The dye may also be used as a targeting mechanism as well. For example, in treating telangiectasias or spider veins on the legs, a Q-tip or similar applicator may be used to dye the target by staining the target and/or the overlying stratum corneum. Since the dye can be applied carefully and adjusted if necessary to match the target, treatment is then quick and accurate. In addition, the longer treatment path along the length of the blood vessel helps to heat the moving blood and eliminate the cooling effect thereof. Treatment in a direction orthogonal to the blood vessel may also be used. Pressure applied to the contact tip may further assist in treating vascular lesions or vessels. In the case of darker skin, two dyes—one dye to trigger the robot system and another dye to turn it off by purposely reducing the SQUAL value—may provide more effective treatment. Multiple dyes may be used for any skin type or color, depending on the intended result and the treatment and/or detection system being used.

A further example of a contrast enhancing substance is a fluorescing dye that absorbs at the imaging wavelength(s) but is transmissive to the treatment wavelength(s). Steady state fluorescence without bleaching may improve the SNR of the imaging system, especially in the near infrared (NIR) spectrum since photo-sensor arrays are most sensitive in that region. The addition of fluorescence reduces the need for a high power illumination source. However, this may involve optical system design that incorporates imaging at both the illumination and fluorescence wavelengths to minimize chromatic aberrations. The dye should be non-toxic and should not bleach at typical treatment temperatures (i.e. temperatures less than about 110° C.).

In embodiments using contrast enhancing substances such as dyes, inks solutions or suspensions, application of the contrast enhancing substance may be achieved simply by applying the substance onto the skin with a cotton swab or other applicator. The substance should typically be evenly spread out and left to dry, although being evenly spread out or allowed to dry are not required in all cases. This process uses the natural skin irregularities and folds where the substance infiltrates or accumulates to enhance the contrast for imaging. Typically, a thicker layer of substance remains within skin folds, while in general less substance stays on flatter potions of the skin. The substance stains may appear random, patchy, and irregular, enhancing the natural features and the observed contrast of the skin to be imaged. Relative position and velocity values can be extracted based on this simple process. The technique does not require placement of regular patterns or graphics on the skin to be useful. Detecting relative position or velocity of a hand-piece or an element from which treatment radiation is emitted in relation to the tissue being treated may then be used to control one or more aspects of the system. The hand-piece or element emitting radiation may be in contact with the tissue or not in contact with the tissue. The optical system and/or scanning system may be altered to change such parameters as focal depth, beam direction, beam shape or size, scanning speed, scanning direction for multi-dimensional scanning systems. More specifically, de-blurring of the treatment zones can be achieved by altering one or more of these parameters in response to changes in velocity of a hand-piece. For example, the scanning speed and/or beam shape and direction may be altered to compensate for the movement of a handpiece relative to the tissue, and preferably such parameters may be altered in response to changes in velocity of the handpiece. For example, as the handpiece is moved more quickly over the tissue, the scanning speed of a scanning element in the system may be increased to match the movement. Alternately, the optical system may be altered to hold a treatment beam on a given treatment zone for a desired time while the handpiece moves. Scanning systems may include galvanometers, piezoelectric elements, mechanical scanning elements, MEMs, nanotechnology, rotating mirrors or optical elements, holographic elements, diffractive elements, acousto-optic elements, etc.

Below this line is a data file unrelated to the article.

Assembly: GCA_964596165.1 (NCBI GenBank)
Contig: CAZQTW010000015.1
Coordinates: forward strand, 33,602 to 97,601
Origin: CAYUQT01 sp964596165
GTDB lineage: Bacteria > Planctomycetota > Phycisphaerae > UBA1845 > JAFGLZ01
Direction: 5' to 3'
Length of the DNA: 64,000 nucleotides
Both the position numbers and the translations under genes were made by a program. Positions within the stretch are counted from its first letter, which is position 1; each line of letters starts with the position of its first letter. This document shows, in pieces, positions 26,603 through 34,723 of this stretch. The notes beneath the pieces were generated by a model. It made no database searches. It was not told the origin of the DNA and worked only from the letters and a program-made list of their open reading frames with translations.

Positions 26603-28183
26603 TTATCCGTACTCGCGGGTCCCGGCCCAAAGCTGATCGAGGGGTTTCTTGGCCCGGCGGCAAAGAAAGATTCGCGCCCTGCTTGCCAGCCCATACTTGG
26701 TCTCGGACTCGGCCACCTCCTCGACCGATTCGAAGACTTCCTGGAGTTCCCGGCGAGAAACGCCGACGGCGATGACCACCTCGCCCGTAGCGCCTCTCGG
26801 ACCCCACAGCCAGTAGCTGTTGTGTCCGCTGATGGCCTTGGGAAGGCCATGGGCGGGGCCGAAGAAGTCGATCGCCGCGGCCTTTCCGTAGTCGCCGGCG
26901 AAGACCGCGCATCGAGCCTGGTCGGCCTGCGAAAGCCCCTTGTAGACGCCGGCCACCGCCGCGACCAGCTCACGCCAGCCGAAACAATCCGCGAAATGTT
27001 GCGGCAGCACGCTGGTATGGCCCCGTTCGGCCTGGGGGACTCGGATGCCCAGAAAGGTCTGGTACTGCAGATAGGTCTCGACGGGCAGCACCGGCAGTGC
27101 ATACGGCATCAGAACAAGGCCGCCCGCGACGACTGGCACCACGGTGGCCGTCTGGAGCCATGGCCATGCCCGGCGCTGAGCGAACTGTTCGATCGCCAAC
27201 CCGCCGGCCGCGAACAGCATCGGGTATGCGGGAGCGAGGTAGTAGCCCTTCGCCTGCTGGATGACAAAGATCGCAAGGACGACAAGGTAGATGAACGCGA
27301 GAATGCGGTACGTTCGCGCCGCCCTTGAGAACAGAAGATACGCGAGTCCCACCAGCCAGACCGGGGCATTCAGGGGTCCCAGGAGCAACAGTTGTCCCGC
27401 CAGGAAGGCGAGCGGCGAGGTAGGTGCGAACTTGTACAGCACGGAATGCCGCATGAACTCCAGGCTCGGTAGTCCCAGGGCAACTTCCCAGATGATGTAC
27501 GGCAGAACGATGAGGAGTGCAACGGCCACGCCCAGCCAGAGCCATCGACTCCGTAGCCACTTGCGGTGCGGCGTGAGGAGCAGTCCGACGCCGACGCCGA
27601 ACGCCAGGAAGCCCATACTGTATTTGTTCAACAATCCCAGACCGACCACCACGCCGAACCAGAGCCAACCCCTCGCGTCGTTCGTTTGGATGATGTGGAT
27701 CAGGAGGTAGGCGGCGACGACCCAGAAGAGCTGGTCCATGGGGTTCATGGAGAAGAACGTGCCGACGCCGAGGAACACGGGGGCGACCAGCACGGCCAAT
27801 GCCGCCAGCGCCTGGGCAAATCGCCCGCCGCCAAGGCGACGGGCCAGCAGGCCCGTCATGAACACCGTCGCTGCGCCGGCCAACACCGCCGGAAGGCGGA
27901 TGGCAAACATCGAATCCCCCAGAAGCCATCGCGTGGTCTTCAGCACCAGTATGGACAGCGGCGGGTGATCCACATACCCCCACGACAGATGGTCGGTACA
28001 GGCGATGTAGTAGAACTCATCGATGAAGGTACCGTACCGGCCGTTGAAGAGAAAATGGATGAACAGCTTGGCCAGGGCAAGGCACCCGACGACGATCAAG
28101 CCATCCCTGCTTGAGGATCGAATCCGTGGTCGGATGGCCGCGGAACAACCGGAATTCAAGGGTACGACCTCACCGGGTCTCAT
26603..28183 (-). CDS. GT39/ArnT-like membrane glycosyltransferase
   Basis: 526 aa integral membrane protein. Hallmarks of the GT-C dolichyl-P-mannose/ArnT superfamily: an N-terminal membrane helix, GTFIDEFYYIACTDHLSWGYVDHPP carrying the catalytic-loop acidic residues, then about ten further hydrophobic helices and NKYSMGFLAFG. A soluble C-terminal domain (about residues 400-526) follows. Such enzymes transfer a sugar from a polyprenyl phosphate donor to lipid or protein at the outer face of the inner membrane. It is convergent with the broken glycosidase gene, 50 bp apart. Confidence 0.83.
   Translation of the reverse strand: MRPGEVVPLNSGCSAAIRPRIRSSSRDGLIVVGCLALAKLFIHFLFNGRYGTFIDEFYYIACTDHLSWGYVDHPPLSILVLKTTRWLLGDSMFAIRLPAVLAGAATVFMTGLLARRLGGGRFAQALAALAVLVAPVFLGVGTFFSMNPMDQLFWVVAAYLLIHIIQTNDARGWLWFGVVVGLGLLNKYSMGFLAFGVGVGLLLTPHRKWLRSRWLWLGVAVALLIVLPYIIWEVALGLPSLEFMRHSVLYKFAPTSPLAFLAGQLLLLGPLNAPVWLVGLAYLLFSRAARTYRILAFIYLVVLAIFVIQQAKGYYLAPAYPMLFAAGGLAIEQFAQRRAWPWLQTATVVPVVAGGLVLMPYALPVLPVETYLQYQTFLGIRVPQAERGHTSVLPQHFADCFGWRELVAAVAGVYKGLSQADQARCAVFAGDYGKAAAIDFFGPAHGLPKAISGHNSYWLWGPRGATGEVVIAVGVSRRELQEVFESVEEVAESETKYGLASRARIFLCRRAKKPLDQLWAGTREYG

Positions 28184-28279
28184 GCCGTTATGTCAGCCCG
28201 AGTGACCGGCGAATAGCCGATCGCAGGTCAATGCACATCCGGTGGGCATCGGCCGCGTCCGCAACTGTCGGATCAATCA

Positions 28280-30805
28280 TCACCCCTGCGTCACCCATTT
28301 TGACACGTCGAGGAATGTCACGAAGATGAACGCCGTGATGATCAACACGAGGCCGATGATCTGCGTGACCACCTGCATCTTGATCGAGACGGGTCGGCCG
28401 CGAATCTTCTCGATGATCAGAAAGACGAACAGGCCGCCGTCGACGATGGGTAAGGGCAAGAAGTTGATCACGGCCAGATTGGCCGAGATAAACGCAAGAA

Alternatively, a capacitive sensor array, such as a precision silicon sensor 5thSense-USB series manufactured by Veridicom, Inc. of Sunnyvale, Calif., may be used to detect variations in the handpiece positional parameters. In the capacitive sensor array, the surface of the sensor consists of a silicon chip containing an array of 90,000 capacitor plates with sensing circuitry at 500-dpi pitch. The capacitor sensing plates create an 8-bit image of the ridges and valleys of the target tissue area pressed against the chip. This information is converted to a video signal to create a video image that is subsequently analyzed and converted to binary form to become a unique image template. Changes in the template correspond to changes in the position of the handpiece 140 relative to the target area 150. The high-speed optical navigation detectors are easier to package into a handpiece and would be preferable for the measurements of the handpiece positional parameters.